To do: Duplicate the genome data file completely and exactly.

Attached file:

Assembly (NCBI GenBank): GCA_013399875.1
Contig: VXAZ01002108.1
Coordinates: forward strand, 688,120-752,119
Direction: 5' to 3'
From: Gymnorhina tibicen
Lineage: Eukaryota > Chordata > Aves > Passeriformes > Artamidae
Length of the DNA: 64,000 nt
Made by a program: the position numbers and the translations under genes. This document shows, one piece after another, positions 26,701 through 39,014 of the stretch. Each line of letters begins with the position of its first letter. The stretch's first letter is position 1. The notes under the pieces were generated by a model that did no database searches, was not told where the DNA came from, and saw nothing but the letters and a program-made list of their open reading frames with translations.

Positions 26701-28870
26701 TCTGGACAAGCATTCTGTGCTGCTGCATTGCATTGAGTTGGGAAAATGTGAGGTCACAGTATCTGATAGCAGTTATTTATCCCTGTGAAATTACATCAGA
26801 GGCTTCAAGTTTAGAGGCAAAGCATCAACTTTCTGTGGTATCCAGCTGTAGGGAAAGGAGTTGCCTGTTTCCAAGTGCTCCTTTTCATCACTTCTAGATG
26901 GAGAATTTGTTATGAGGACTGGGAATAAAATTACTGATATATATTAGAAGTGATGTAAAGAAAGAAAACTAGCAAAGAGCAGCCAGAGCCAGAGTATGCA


Assembly (NCBI GenBank): GCA_013399875.1
Contig: VXAZ01002108.1
Coordinates: forward strand, 688,120-752,119
Direction: 5' to 3'
From: Gymnorhina tibicen
Lineage: Eukaryota > Chordata > Aves > Passeriformes > Artamidae
Length of the DNA: 64,000 nt
Made by a program: the position numbers and the translations under genes. This document shows, one piece after another, positions 26,701 through 39,014 of the stretch. Each line of letters begins with the position of its first letter. The stretch's first letter is position 1. The notes under the pieces were generated by a model that did no database searches, was not told where the DNA came from, and saw nothing but the letters and a program-made list of their open reading frames with translations.

Positions 26701-28870
26701 TCTGGACAAGCATTCTGTGCTGCTGCATTGCATTGAGTTGGGAAAATGTGAGGTCACAGTATCTGATAGCAGTTATTTATCCCTGTGAAATTACATCAGA
26801 GGCTTCAAGTTTAGAGGCAAAGCATCAACTTTCTGTGGTATCCAGCTGTAGGGAAAGGAGTTGCCTGTTTCCAAGTGCTCCTTTTCATCACTTCTAGATG
26901 GAGAATTTGTTATGAGGACTGGGAATAAAATTACTGATATATATTAGAAGTGATGTAAAGAAAGAAAACTAGCAAAGAGCAGCCAGAGCCAGAGTATGCA